Lebanon was once famous for its large middle class, which after the end of the country’s civil war was well known for its habit of eating in fancy restaurants, embarking on skiing trips and buying clothes from major brands.
In 1997, the Lebanese lira was fixed at 1,500 to the US dollar, boosting investor confidence in the country’s financial institutions and making a middle-class lifestyle affordable for many.
Unhappily, this prosperity has now disappeared, and over the past three months two-thirds of Lebanon’s GDP has vanished as a result of the depreciation of the currency by 60 per cent. Lebanon’s financial system, once a pillar of the country’s economy, now lies in ruins.
Today, Lebanon has debts on a major scale, and a financial crisis reared its ugly head in late 2019 when the country’s banks capped withdrawals, giving rise to nationwide anti-government protests and a severe shortage of dollars.
A large section of the country’s population is now on the edge of food insecurity or even famine, with some middle-class groups in danger of joining it beneath the food poverty line.
Country director and representative of the UN World Food Programme (WFP) in Lebanon Abdallah Al-Wardat has warned that a million Lebanese are in danger of dropping under the food poverty line in 2020, with the WFP preparing emergency food aid in support of some 50,000 Lebanese families suffering from the economic crisis.
“Based on negative GDP per capita growth projections for 2020, the World Bank estimates the prevalence of poverty in Lebanon will rise to 45 per cent in 2020 from 37 per cent in 2019. Likewise, extreme poverty (also known as food poverty) is expected to affect 22 per cent of the population, up from 16 per cent in 2019,” Al-Wardat said.
“According to these estimates, Lebanon could count as many as 335,000 poor households in 2020 (out of four million residents), including 163,000 households (close to one million individuals) under the food poverty line,” he added.
Al-Wardat’s warning words were mild compared with those of the country’s Prime Minister Hassan Diab, however.
In an article in The Washington Post on 20 May, Diab said that Lebanon was on the verge of a food crisis and that many Lebanese had already stopped buying meat, fruit and vegetables and may soon find it difficult to afford bread.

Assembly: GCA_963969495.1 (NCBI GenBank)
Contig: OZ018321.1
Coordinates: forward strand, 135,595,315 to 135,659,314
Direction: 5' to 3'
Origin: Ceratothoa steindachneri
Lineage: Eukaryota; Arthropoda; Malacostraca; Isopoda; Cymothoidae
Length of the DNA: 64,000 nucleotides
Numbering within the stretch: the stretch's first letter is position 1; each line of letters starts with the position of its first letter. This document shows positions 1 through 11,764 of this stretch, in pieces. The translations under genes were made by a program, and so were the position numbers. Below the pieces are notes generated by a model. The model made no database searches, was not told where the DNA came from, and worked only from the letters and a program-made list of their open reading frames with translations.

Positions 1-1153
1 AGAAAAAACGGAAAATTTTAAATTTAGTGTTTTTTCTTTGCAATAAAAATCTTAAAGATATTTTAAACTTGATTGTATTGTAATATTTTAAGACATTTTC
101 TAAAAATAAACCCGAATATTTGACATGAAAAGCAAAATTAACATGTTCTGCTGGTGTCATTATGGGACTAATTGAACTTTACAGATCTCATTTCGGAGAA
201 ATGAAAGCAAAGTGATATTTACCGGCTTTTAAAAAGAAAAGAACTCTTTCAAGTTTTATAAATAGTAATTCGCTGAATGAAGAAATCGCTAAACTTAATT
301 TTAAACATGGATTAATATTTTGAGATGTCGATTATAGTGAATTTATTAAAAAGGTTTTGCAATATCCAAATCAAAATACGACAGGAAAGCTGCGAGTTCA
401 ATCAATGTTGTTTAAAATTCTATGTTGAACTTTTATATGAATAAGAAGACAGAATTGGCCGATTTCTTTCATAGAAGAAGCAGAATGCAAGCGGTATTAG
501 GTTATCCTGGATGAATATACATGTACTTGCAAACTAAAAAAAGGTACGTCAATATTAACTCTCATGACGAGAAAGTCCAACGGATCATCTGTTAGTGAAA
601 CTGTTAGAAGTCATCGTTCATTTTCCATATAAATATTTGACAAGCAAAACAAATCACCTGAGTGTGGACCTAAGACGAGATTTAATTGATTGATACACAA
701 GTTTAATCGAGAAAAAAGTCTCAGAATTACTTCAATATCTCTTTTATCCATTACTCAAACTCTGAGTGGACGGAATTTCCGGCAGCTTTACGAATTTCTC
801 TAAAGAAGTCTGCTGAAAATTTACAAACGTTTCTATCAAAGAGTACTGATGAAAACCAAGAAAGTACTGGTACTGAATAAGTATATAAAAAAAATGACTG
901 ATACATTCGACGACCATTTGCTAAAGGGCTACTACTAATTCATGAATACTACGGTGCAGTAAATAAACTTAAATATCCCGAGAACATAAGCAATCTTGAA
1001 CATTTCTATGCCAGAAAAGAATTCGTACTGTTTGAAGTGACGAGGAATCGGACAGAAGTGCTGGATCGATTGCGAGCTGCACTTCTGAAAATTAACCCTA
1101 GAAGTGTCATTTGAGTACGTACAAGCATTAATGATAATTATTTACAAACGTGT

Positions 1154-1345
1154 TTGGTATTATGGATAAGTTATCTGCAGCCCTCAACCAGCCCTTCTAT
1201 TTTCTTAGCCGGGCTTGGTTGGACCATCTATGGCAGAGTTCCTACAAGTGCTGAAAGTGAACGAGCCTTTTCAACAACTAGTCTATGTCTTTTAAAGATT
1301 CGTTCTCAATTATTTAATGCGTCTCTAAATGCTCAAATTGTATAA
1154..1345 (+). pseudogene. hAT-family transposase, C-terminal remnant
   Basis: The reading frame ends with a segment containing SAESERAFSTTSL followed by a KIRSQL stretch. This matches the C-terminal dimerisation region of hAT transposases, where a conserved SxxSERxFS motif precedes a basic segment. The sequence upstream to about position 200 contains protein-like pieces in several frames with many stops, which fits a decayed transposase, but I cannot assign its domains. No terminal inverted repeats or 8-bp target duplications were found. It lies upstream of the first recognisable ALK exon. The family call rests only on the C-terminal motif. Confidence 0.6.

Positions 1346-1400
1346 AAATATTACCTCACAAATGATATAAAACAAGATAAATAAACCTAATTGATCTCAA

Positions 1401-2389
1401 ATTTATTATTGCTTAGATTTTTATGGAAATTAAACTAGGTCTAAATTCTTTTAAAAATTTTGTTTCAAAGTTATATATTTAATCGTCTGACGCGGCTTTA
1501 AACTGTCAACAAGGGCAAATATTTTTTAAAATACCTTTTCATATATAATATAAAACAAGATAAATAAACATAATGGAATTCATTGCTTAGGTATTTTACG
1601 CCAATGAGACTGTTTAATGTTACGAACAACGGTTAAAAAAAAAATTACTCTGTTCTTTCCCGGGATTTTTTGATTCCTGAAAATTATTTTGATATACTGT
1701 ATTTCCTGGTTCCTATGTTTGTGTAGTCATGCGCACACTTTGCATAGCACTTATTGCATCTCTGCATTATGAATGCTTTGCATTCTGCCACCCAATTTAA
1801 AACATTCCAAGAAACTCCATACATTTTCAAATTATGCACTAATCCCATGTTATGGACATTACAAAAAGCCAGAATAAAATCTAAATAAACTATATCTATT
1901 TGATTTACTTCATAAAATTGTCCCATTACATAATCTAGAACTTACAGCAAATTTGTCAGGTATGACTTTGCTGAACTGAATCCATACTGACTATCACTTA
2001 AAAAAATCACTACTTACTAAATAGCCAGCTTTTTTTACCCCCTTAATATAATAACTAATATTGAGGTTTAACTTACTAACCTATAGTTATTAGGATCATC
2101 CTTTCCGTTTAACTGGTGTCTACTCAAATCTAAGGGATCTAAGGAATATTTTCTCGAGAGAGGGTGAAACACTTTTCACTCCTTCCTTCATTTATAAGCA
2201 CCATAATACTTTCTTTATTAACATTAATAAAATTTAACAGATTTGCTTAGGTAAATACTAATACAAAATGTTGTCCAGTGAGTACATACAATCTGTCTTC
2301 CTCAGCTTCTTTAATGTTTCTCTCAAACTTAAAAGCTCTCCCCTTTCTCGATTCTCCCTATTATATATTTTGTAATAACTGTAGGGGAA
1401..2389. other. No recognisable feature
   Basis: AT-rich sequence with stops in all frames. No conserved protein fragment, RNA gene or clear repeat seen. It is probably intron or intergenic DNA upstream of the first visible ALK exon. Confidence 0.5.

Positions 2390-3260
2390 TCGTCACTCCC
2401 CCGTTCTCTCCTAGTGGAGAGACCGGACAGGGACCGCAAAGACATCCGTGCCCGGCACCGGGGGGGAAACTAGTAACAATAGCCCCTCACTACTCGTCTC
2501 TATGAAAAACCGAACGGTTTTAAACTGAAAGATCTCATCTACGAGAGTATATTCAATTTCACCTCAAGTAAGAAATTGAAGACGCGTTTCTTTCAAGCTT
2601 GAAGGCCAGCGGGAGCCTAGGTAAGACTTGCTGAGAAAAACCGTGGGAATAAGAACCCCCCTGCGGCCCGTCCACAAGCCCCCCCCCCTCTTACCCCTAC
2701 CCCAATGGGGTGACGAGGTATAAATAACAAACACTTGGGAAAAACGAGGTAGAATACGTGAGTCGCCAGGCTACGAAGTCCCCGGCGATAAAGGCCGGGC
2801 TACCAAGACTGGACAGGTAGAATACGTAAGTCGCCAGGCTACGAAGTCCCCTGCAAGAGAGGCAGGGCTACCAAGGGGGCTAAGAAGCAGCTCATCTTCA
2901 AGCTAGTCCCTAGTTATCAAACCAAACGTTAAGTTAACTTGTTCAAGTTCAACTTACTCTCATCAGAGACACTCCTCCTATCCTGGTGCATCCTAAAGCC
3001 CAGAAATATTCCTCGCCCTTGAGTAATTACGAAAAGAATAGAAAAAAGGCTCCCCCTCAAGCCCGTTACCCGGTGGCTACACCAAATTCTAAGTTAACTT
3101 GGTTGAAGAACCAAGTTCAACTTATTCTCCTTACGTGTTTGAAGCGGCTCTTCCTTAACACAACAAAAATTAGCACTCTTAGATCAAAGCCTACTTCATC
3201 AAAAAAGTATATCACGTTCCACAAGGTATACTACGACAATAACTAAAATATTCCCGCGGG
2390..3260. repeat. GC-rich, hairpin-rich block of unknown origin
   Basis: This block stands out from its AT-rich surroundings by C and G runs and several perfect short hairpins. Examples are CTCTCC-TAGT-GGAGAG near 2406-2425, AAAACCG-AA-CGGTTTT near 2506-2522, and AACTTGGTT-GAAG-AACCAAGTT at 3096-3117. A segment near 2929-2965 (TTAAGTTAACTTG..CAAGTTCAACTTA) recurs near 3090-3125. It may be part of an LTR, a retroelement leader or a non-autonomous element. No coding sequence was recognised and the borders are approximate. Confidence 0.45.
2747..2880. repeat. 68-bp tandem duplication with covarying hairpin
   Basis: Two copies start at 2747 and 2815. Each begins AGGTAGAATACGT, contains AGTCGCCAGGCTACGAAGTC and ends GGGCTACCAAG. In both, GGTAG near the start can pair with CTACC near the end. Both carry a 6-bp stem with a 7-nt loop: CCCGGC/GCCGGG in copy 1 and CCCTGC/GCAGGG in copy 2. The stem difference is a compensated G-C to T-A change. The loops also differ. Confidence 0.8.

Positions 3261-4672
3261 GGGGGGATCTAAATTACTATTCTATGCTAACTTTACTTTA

“The price of imported food has more than doubled since the start of the year,” Diab wrote, and “more than half of Lebanese food is imported.”
“Eighty per cent of our wheat has been coming from Ukraine and Russia. Last month, Russia suspended wheat export as a result of Covid-19, while Ukraine is considering a similar move,” he added.
Lebanon’s mountainous terrain makes it difficult to grow wheat domestically, unlike in neighbouring Syria.
Diab warned that the food crisis in Lebanon could spread to other countries in the region and called for attempts at restricting food imports to be resisted. He demanded that the US and EU set up an exceptional fund to help the Middle East as a whole avoid an acute food-related crisis.
The Lebanese government has been unable to curb the rising prices of food commodities. Many merchants are protected by their sectarian leaders, and the rising prices reflect the collapse of the national currency.
Officials say that local food production is minimal, and what manufacturing there is relies on imports of raw materials. “As a result of decades of political mismanagement and corruption, there has been a dramatic lack of investment in our agricultural sector,” Diab said.
“Because of Lebanon’s financial setup, it was cheaper to import food than to produce it locally, although our country is blessed with water, sun, a rich soil and talented farmers. More than half of Lebanese food is imported, which seriously endangers our food security.”
Lebanon’s financial policies following the civil war weakened the country’s agricultural and industrial production, raised wages and reduced the competitive edge of domestic products, contributing to decreasing exports and encouraging more imports.
The process was financed through increasing the interest rates offered by Lebanese banks, with these attracting foreign deposits and then lending them to the government at high rates of interest, resulting in the accumulation of public debt.
Despite the country’s abundant water, the high costs of labour and the focus on the services and tourism sectors make Lebanese agriculture uncompetitive. However, there have been attempts to revive the agricultural and industrial sectors.
A number of non-governmental initiatives have been launched, such as the Habq Movement which encourages a sustainable economy and the cultivation of crops. More than 100,000 hectares of land in Lebanon have not been tilled for 20 years, according to a study by the country’s National Civil Energy Organisation.
The government’s role in this area is almost non-existent, however, with Agriculture Minister Abbas Mortada saying only that he intends to introduce a bill in the Lebanese parliament to impose taxes on non-cultivated land.
But this is unlikely to solve the problem of the lack of domestic agricultural capacity and Lebanon’s reliance on imported food in the absence of other measures.
*A version of this article appears in print in the 4 June, 2020 edition of Al-Ahram Weekly